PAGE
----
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The effectiveness of prevention intervention for adolescent on drug abuse


This paper provides an updated review of the literature on drug prevention programmes (from 2001 to July2011) and reports the findings from these previous studies on the effectiveness and nature of present drug prevention practices. Relevant data on the effectiveness of drug prevention intervention among adolescents has been summarised and examined. In addition, this paper identifies various essential elements that have the potential for creating and providing effective drug prevention strategies, whether to prevent substance misuse or to minimise the harm caused. Different prevention strategies will also be discussed, including: social influence approach, refusal skill training, and motivational interviewing.


The paper will conduct a review of the previous literature.


This literature review proposes to:

1. Review all of the published evidence from research which was conducted between 2001and 2011 on the effectiveness of drug prevention programmes for adolescents.

2. Identify findings and recommendations regarding the content, approaches, format, theoretical bases, and methods associated with an effective drug prevention program.

3. Discuss any potential or proved effective components on a drug prevention program in tackling such drug abuse problems.


Two searching engines (i.e. PubMed and Medline) were used to find the relevant papers and journals which have been published within the past ten years (i.e. 2001 to 2011). Studies about the evaluation of the effectiveness of drug education and prevention strategies, targeting the most vulnerable group (i.e. aged between 12 and 25) were included.


Twenty four studies met the criteria and were reviewed in depth. Thirteen of them evaluated the effectiveness of school-based interventions, including the school-based drug testing program. The remaining papers evaluated the effectiveness of non-school based prevention interventions in different approaches such as social influence, parental cooperation, refusal skills education, and life skills training.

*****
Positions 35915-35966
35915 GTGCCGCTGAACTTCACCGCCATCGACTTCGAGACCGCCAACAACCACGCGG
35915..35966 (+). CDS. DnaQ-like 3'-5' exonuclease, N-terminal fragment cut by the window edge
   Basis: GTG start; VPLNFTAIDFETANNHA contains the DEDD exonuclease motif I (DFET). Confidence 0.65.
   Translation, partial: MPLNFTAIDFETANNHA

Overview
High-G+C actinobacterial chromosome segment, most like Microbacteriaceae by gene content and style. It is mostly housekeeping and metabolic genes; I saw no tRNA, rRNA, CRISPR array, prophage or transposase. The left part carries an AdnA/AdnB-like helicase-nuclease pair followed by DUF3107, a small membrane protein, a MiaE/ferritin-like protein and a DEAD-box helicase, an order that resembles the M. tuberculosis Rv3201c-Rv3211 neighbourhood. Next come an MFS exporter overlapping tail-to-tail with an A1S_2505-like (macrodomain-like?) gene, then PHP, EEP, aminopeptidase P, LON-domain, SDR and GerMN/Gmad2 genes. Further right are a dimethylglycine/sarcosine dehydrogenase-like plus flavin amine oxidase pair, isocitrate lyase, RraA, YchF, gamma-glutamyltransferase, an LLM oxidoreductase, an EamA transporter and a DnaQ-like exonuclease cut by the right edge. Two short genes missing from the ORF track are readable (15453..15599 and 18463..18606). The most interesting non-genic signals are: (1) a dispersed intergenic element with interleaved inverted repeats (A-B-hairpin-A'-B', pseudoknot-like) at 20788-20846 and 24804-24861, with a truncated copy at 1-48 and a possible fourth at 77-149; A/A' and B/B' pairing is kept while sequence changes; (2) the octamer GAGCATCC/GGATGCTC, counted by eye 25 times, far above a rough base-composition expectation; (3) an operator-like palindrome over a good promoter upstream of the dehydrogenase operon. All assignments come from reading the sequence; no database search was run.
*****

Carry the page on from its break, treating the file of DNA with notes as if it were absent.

Social influence approaches were evidenced as the most effective intervention to prevent drug abuse. Interventions that are conducted interactively (e.g. simulated scenario and role-playing) are more effective than providing normative information. Gender differences were found in some of the interventions. However, it is recommended that further research should be conducted to evaluate these results. / published_or_final_version / Public Health / Master / Master of Public Health

  1. 10.5353/th_b4765749
  2. b4765749
Date January 2011
Creators張耀中, Cheung, Yiu-chung, Edward.
PublisherThe University of Hong Kong (Pokfulam, Hong Kong)
Source SetsHong Kong University Theses
Detected LanguageEnglish
RightsThe author retains all proprietary rights, (such as patent rights) and the right to use in future works., Creative Commons: Attribution 3.0 Hong Kong License
RelationHKU Theses Online (HKUTO)

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